Venerable Antonietta Meo was a twentieth-century child who lived a life of great spiritual depth and could become the youngest non-martyr ever canonized by the Catholic Church. Antonietta was born in Rome in 1930 to Michele and Maria Meo, their second and youngest daughter. She was known to all as “Nennolina”.
Happy, playful child
At age three, she began at a nursery school staffed by religious sisters, and enjoyed it a great deal. She was well liked for her outgoing personality and cheerfulness. At age four, Nennolina developed a swelling on her left knee, which was assumed to be a typical reaction from the many spills that young children experience while at play. When the swelling increased, a doctor was consulted, who misdiagnosed the condition. At age five, she enrolled in the children’s program for Catholic Action, a group that was popular in early twentieth century Italy. When she was five and a half, the correct diagnosis was finally discovered – osteosarcoma, or cancer of the bone.
Life with cancer
In the spring of 1936, Nennolina’s leg was amputated to halt the spread of the cancer. She was fitted with a prosthetic leg, which was painful and difficult, but which enabled her to hope to return to school. While she was convalescing, she was tutored in the Catechism (probably the Catechism of Pope Pius X, which was published in Italian) by her mother. She also began the unique habit of composing little letters and poems to Jesus or to Mary, who she called “Madonnina” or little Madonna. Nennolina’s mother wrote for her before she was able to write them herself. She placed the letters at the foot of a statue of the Child Jesus in her bedroom, inviting Him to come and read them during the night.
Special First Holy Communion
She was visited by a priest, who was so impressed with her spiritual knowledge and maturity, he suggested that she write to the Mother General of her school’s religious order, to request First Holy Communion at the upcoming Christmas Mass. Nennolina was given permission to receive her First Communion in the nun’s convent chapel on Christmas night 1936. On that night, she was observed spending over an hour on her knees in prayer, still and silent. She was also heard after other Masses to address the tabernacle and say, “Jesus, come and play with me.”
The amputation of Nennolina’s leg did not halt the growth of cancer, which eventually spread to her remaining foot, her hand, and her throat and mouth. She had been able to return to school for a time, learning to write, but after she received the Sacrament of Confirmation in May of 1937, her health took a sharp decline. She began to have a chronic cough, and because of her illnesses and her treatments, was unable to leave her bed. Despite her constant pain, she would always tell her loved ones that she was fine.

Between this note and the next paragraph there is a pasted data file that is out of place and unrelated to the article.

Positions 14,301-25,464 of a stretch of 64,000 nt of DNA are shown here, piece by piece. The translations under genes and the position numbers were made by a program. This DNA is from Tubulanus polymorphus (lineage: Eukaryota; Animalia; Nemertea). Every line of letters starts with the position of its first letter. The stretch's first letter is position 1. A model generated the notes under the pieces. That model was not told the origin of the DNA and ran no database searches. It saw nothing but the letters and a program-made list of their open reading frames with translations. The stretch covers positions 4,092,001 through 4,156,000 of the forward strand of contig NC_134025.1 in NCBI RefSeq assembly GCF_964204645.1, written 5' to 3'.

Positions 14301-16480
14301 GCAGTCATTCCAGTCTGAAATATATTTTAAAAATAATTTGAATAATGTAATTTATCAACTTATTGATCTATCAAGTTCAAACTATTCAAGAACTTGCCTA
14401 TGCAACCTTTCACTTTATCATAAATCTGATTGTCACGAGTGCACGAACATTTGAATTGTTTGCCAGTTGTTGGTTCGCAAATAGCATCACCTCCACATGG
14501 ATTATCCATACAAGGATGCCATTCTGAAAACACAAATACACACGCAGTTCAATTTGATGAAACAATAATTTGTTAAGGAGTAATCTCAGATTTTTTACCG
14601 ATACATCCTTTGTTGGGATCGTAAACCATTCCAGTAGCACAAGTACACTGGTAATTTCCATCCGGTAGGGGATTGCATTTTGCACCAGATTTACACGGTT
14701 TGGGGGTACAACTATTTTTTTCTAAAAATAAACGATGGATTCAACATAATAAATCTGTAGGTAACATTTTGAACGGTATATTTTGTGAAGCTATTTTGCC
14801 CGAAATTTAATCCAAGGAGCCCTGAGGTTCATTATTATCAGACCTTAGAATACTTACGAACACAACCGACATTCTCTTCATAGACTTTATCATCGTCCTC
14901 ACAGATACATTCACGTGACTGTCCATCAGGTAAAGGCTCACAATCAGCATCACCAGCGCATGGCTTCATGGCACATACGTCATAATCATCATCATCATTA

On June 2, Nennolina composed what would be her last letter to Jesus, which was filled with gratitude and great affection. When a visiting professor examined her for a consultation, Michele told him about the letters. Greatly impressed, the professor took the last letter with him to show to his friend, Pope Pius XI, who also was greatly impressed. The next day, an emissary from the Vatican came to the house, bringing an apostolic blessing and requesting Nennolina’s prayers for the Holy Father. In late June, the tumors in her chest were making breathing so difficult that three ribs had to be removed with only a local anesthetic due to her weakness. She amazed her caregivers by her lack of complaint and her cheerfulness. She died on July 3, 1937, smiling brightly just before her last breath. She was six and a half years old. A shrine to her memory is at the Basilica of the Holy Cross of Jerusalem in Rome, which also houses relics of the cross of Christ.
The letters of Venerable Antonietta “Nennolina” Meo, although childlike, give evidence of a little girl who possessed extraordinary spiritual maturity. Written during a time of declining health and much pain, 177 of the letters, most written in her own hand, still exist. She possessed an understanding of a concept that even most adults grapple with, the true meaning of suffering and its redemptive value. She asked Jesus repeatedly to use her suffering to save many souls, and she concluded all of her letters with kisses, hugs, or caresses. Most of the letters were addressed to Jesus or Mary, but she wrote one each to two other women who died very young: St. Agnes and St. Therese of Lisieux. Because of her membership in Catholic Action, they initiated the cause for her beatification in 1941. In 1981, the Sacred Congregation for the Causes of Saints, after serious consideration, declared that even young children are capable of heroic virtue. In 2007, Pope Benedict XVI accepted a declaration that she lived a life of heroic virtue, and one miraculous healing has already been attributed to her intercession.